What is Harassment?

The statute on harassment in Tennessee is very broad. For example, you can be arrested for harassment by placing one or more calls to a person anonymously or without a legitimate purpose. Harassment can be charged several different ways:

1) By threatening another person by telephone, in writing or electronic communication, such as texts, faxes, email, or other internet services such as chats, and this alarms or annoys the other person;

2) By placing one or more telephone calls anonymously, or at an hour known to be inconvenient to the victim, or in an offensively repetitious manner, or without a legitimate purpose, and this alarms or annoys the victim;

3) By calling the victim to tell them a relative or another person has been injured, killed or is ill when it is a false statement;

4) By communicating with any person by telephone, in writing or electronic communication, such as texts, faxes, email, or other internet services such as chats, without a legitimate purpose to frighten, intimidate or cause emotional distress.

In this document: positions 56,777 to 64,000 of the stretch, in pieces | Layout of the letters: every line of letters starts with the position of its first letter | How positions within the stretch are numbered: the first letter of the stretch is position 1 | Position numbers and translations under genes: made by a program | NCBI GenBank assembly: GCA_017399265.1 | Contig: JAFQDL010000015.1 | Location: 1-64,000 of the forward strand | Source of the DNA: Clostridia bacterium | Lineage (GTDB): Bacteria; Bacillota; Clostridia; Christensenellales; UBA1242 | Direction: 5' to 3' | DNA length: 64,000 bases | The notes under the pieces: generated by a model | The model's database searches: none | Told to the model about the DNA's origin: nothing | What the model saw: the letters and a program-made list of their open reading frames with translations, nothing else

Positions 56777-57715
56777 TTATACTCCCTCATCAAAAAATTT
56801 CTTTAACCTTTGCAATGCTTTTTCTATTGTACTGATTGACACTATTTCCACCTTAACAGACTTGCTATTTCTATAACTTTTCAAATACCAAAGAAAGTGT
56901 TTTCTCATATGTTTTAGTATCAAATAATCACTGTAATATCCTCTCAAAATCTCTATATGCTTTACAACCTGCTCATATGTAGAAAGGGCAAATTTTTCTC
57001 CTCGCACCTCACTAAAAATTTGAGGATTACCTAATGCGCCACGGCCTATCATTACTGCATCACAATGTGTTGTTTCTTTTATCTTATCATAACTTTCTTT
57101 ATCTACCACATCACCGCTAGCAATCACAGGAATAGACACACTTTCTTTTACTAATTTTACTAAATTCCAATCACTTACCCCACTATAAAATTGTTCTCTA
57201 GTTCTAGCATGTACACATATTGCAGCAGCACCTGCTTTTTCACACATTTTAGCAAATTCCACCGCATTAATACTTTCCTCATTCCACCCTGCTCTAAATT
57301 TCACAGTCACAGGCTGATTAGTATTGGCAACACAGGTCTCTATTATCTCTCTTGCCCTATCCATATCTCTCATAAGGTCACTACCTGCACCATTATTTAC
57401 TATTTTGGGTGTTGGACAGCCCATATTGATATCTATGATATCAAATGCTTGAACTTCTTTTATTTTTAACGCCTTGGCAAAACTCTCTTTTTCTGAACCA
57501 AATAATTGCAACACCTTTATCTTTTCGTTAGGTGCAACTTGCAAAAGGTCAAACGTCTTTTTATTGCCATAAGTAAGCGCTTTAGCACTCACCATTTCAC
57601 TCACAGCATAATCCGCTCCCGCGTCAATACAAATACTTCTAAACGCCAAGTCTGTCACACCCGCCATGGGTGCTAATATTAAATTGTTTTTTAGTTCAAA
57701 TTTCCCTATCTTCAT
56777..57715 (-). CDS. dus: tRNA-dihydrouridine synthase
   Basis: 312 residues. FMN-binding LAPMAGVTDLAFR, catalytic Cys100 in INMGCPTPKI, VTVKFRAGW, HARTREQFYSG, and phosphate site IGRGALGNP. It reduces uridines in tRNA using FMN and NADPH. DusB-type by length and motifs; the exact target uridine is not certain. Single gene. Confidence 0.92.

Under the law, Harassment is a Class A Misdemeanor, the most serious of misdemeanor charges, and carries a maximum jail sentence of 11 months 29 days and a maximum fine of $2,500.

Aggravated Harassment is a Class E felony, if committed while incarcerated, on pre-trial diversion, probation, community corrections or parole, if the defendant communicates in person with the victim of the defendant's crime, if the communication is anonymous, made in an offensively repetitious manner, or at hours known to be inconvenient to the victim; made for no legitimate purpose; and made knowing it would alarm or annoy the victim.

Prosecutors can use detailed billing statements, print outs of emails and chats, faxes, letters, and cell phones themselves as evidence to prosecute a harassment charge.

If you need any more information please feel free to contact us by calling 615-686-2115 or fill out the contact form on the website.